I’m not sharing the unraveling of my relationship to point fingers at Carey, or to point fingers at me. I think both Carey and I found ourselves in over our heads because we had never stopped to think about what it might look like to cultivate a celibate vocation together. We had a pretty good handle on what abstinence entailed. Yet, over a year after we broke off our relationship, I had experienced a great deal of conviction that my relationship with Carey did not serve me in cultivating a celibate vocation. We never broke our rules about physical boundaries set to make sure we remained abstinent, but I felt slightly betrayed by my body and its capacity for surprising sexual connection.

I also felt misled by my Christian tradition. Early on in our relationship, Carey found a small book that detailed some of the authoritative teaching discussing LGBT people and their relationships. The practical counsel of the book boiled down to a belief that as LGBT people grew in their capacity to love one another, they would then make the God-honoring choice to refrain from homogenital acts. In the aftermath of my failed relationship, I found myself rather angry. How could the wisdom of my Christian tradition give me but two commands? There was the lofty call to “grow in love” and then the very specific directive to “avoid homogential acts.” I felt that in my relationship with Carey, eventually we tipped the balance towards the latter rather than the former.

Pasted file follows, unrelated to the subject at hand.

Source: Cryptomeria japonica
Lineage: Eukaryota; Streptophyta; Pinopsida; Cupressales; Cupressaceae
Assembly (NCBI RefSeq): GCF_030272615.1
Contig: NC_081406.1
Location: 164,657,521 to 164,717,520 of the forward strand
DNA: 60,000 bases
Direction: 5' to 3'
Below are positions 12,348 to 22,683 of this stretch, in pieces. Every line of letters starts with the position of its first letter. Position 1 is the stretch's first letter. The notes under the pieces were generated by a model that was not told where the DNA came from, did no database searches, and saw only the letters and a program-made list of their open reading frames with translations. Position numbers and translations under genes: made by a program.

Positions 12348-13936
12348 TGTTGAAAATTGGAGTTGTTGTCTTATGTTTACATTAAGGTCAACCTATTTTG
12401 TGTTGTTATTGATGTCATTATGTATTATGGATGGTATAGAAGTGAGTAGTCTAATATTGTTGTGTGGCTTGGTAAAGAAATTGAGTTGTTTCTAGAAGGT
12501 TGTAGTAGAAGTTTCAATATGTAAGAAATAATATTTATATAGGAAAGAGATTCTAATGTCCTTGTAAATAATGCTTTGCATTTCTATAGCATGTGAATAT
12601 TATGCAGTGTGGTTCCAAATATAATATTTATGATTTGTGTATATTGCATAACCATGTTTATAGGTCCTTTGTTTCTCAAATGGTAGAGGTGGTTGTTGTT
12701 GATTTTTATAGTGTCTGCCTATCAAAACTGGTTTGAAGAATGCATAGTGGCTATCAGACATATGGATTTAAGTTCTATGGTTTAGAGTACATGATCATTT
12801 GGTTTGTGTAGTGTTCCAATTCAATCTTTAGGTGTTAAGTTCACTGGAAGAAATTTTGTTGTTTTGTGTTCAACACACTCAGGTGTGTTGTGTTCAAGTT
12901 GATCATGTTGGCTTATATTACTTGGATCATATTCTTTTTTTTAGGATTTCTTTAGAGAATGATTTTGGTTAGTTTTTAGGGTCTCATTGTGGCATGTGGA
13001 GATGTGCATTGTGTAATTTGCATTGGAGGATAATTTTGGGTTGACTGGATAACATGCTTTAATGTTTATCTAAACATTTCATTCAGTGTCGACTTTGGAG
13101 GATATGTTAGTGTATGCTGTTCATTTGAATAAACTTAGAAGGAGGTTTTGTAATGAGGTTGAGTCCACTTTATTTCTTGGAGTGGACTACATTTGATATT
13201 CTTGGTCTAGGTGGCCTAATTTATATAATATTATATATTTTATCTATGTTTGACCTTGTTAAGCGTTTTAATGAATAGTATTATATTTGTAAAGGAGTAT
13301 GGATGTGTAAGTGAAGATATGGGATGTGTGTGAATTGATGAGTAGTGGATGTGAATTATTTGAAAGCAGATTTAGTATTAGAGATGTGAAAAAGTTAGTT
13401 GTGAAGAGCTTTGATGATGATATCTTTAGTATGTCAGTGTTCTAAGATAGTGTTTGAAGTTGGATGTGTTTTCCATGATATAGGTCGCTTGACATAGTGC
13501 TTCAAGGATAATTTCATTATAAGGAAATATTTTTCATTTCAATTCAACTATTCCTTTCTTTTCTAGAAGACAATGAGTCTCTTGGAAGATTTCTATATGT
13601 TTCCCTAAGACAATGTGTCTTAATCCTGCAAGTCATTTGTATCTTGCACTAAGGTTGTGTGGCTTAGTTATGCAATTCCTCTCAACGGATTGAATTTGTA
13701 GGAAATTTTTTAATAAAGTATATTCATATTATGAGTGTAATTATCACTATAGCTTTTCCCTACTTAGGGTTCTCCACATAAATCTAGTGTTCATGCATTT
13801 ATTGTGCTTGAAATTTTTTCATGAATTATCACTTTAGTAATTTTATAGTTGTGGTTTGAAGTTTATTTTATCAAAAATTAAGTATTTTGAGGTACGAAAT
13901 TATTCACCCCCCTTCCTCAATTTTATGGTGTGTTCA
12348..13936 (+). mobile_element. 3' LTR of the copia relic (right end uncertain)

Since failing in my first celibate relationship, I’ve become ever more convinced of the need to define celibacy in the positive. I have tried to live my life by the axiom, “Human beings have meaningful relationships with other human beings,” trusting God to show me places of rich connection. I began visiting different vowed celibate people to learn a bit more about how they lived their lives. I learned how to take myself out on dates, exploring different ways to appreciate myself as a beloved child of God as opposed to thinking that every significant friendship would eventually blossom romantically. I’ve become a big advocate of the idea that it’s worth spending time discerning what the vocation of celibacy might look like in a particular individual’s life before encouraging that person to jump into a celibate relationship. I’ve known other people who have experienced failed celibate relationships, and it’s almost uncanny how my friends’ relationships have mirrored the relationship I shared with Carey. I do not wish a failed celibate relationship on anyone, so I speak out about the need to be mindful when cultivating a celibate vocation.